• Nasal polyps: Grape-looking growths in your nose lining.

  • Swollen/large turbinates: Your turbinates (bones along the inside of your nose) can swell due to infections or allergies, resulting in nasal obstruction.

  • Large adenoids: Enlarged tissue in children in the back of their nose.

  • Nasal tumors or cysts: In rare cases, obstruction from malignant or benign tumors or cysts may occur; usually seen when the symptoms only affect one side of the nose.

  • Foreign body insertion: Nasal obstruction in children due to placing objects in the nose like a bead or peanut that also causes foul-smelling mucus drainage.

  • Deviated nasal septum: The left and right sides of your nose are divided by a wall made of cartilage and bone referred to as your nasal septum. Sometimes, the septum leans more to one side and causes an obstruction on that side in a condition known as a deviated septum. The presence of this deformity may be seen at birth or be the result of a nose trauma later on in life.

  • Piriform aperture stenosis or choanal atresia: Piriform aperture stenosis is where there's a narrow bony nasal opening that obstructs the nose. Choanal atresia is where the nasopharynx is closed off with tissue and/or bone at birth. When this is bilateral (present on both sides), it's often present immediately after birth. If it's present only on one side, however, it's often not identified until later on in life.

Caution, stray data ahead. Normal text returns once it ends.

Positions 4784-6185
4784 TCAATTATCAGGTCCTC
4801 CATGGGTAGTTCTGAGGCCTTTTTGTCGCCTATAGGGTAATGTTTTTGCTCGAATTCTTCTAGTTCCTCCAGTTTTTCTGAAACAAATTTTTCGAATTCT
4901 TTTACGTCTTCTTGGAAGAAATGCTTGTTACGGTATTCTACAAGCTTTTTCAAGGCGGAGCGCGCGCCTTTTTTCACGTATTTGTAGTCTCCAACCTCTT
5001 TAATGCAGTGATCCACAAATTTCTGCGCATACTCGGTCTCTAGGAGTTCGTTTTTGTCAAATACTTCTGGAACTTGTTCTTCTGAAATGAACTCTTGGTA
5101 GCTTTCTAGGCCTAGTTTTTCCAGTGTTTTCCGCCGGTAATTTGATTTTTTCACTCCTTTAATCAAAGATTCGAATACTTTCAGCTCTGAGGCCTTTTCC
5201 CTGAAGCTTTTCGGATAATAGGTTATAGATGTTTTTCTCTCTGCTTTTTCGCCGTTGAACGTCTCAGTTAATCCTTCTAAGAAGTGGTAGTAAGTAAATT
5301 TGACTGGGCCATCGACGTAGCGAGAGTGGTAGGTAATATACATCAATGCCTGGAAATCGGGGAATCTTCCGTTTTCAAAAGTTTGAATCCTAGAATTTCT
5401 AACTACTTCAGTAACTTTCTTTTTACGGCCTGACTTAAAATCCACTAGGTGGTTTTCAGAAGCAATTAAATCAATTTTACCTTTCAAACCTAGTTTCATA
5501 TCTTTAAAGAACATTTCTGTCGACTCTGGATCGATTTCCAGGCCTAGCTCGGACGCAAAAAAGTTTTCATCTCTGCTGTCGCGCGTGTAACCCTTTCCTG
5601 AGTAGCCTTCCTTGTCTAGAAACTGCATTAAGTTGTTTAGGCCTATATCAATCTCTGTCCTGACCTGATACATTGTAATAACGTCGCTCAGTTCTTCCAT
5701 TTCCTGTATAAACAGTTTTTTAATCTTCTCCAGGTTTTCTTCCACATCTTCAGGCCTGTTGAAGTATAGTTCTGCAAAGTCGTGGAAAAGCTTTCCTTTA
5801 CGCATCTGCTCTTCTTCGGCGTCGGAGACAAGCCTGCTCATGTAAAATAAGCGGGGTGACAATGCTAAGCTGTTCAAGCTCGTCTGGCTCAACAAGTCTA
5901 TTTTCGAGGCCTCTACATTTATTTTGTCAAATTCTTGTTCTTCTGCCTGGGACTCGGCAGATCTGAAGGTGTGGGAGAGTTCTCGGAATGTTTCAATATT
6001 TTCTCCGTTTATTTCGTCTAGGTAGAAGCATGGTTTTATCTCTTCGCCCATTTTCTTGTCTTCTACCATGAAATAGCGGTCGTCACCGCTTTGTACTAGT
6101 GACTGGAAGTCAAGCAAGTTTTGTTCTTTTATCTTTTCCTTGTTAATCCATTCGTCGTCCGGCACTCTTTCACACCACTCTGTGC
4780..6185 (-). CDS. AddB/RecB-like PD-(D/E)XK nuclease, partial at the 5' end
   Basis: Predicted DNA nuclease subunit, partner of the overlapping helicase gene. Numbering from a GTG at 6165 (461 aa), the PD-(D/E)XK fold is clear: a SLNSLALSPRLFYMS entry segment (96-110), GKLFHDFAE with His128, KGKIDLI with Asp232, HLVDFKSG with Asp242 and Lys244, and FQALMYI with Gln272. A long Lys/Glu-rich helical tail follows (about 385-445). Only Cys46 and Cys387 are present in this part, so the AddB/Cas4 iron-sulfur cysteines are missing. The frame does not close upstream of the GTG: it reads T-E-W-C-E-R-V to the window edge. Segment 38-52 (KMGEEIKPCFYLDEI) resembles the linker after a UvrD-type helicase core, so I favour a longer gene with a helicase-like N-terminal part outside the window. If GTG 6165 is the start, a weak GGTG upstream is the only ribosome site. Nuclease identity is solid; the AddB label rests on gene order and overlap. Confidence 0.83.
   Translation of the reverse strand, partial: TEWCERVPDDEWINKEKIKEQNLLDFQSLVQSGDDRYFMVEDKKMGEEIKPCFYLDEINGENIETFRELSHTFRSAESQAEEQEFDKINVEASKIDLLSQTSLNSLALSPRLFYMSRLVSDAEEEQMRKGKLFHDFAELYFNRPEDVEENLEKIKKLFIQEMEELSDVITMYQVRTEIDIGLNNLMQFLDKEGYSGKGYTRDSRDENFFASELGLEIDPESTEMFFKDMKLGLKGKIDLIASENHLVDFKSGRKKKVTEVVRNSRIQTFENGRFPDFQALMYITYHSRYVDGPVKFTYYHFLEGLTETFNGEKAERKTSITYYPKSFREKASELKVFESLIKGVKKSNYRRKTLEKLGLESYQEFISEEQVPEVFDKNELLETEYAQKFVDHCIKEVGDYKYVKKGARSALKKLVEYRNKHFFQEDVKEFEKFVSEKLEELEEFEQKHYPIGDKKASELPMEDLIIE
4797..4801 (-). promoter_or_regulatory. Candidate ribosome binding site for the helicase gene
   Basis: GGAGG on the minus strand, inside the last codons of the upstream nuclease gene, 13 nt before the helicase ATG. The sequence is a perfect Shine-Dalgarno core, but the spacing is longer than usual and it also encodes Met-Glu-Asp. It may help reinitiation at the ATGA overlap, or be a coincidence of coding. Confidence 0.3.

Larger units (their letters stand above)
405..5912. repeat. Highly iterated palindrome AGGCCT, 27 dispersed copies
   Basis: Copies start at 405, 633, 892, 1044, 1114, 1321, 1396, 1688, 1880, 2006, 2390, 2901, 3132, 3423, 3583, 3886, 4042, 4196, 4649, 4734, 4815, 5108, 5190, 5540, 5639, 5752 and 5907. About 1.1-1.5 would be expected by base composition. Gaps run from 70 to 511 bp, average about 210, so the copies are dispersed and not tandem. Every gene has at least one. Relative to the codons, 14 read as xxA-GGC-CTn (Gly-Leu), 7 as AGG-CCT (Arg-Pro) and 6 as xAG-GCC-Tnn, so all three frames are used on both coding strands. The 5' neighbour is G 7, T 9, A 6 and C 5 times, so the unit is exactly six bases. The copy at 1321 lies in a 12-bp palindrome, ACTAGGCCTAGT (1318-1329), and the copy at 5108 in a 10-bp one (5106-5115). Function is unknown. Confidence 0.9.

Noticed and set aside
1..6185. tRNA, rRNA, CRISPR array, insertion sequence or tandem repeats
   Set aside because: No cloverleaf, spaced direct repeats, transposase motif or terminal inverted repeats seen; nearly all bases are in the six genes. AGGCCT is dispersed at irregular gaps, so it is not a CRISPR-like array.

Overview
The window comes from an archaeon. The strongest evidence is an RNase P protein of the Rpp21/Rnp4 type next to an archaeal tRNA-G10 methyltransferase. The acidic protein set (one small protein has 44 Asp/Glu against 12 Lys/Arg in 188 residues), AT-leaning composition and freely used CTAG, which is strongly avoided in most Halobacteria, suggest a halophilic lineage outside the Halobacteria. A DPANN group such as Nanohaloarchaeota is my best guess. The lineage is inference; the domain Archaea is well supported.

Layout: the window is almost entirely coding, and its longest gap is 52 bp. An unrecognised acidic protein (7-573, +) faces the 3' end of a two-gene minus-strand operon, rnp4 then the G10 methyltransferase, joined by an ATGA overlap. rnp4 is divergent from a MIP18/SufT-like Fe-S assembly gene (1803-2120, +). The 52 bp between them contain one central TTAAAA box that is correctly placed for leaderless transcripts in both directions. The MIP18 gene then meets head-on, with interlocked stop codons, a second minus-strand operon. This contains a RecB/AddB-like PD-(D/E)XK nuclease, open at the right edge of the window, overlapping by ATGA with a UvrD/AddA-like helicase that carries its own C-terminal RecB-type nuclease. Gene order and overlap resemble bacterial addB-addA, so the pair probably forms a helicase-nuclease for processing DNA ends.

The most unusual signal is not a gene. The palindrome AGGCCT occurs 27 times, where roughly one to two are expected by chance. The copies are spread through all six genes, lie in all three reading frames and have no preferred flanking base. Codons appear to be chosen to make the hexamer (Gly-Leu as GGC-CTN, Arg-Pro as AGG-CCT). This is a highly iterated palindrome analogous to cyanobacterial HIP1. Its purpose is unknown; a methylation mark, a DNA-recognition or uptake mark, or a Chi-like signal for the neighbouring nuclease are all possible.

Often rhinorrhea will go away on its own. But, if it persists or lasts more than 10 days, it could be an indication of another condition like any of these listed above. Consult our doctor, especially if it's accompanied by a high fever.


Getting Evaluated for Chronic Rhinitis (Runny Nose)

When you have a persistent runny nose, your primary care doctor may refer you to an allergist or an Otolaryngologist (ear, nose and throat doctor). The specialist will examine along the inside and front of your nose and obtain a complete history. Once they find the source of your runny nose, they'll sit down with you and go over the treatment, which may include an effective and rather new procedure known as Clarifix® we'll cover in detail in an upcoming blog post.

To get evaluated for chronic rhinitis, contact us here at Houston ENT & Allergy Services by calling 281-649-7000 or by requesting an appointment online.

Request An Appointment with Houston ENT & Allergy Today!

By Tara Morrison, MD 



Tara Morrison, MD

She completed her undergraduate education at the University of Notre Dame in South Bend, Indiana. She moved to North Carolina to attend the Wake Forest University School of Medicine for her medical degree. She then went on to complete her residency at the University of Texas Health Science Center- Houston in 2001.